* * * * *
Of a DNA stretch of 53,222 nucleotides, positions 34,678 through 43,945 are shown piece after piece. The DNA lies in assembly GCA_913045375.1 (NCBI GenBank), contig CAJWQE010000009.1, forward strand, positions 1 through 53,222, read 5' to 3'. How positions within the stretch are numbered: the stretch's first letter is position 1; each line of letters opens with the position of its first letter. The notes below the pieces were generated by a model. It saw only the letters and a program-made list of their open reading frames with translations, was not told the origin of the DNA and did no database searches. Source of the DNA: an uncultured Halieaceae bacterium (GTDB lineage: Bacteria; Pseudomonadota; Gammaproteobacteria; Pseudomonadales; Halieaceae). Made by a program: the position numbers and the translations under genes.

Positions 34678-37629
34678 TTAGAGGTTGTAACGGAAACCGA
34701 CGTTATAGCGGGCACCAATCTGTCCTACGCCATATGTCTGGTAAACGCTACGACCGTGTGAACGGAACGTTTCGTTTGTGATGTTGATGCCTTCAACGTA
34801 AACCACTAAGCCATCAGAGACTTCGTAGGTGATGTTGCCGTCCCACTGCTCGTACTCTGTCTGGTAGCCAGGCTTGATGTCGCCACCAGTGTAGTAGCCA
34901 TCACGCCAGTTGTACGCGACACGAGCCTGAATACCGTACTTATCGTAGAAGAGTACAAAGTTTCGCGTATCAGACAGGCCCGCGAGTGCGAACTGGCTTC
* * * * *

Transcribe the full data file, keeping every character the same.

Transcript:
Of a DNA stretch of 53,222 nucleotides, positions 34,678 through 43,945 are shown piece after piece. The DNA lies in assembly GCA_913045375.1 (NCBI GenBank), contig CAJWQE010000009.1, forward strand, positions 1 through 53,222, read 5' to 3'. How positions within the stretch are numbered: the stretch's first letter is position 1; each line of letters opens with the position of its first letter. The notes below the pieces were generated by a model. It saw only the letters and a program-made list of their open reading frames with translations, was not told the origin of the DNA and did no database searches. Source of the DNA: an uncultured Halieaceae bacterium (GTDB lineage: Bacteria; Pseudomonadota; Gammaproteobacteria; Pseudomonadales; Halieaceae). Made by a program: the position numbers and the translations under genes.

Positions 34678-37629
34678 TTAGAGGTTGTAACGGAAACCGA
34701 CGTTATAGCGGGCACCAATCTGTCCTACGCCATATGTCTGGTAAACGCTACGACCGTGTGAACGGAACGTTTCGTTTGTGATGTTGATGCCTTCAACGTA
34801 AACCACTAAGCCATCAGAGACTTCGTAGGTGATGTTGCCGTCCCACTGCTCGTACTCTGTCTGGTAGCCAGGCTTGATGTCGCCACCAGTGTAGTAGCCA
34901 TCACGCCAGTTGTACGCGACACGAGCCTGAATACCGTACTTATCGTAGAAGAGTACAAAGTTTCGCGTATCAGACAGGCCCGCGAGTGCGAACTGGCTTC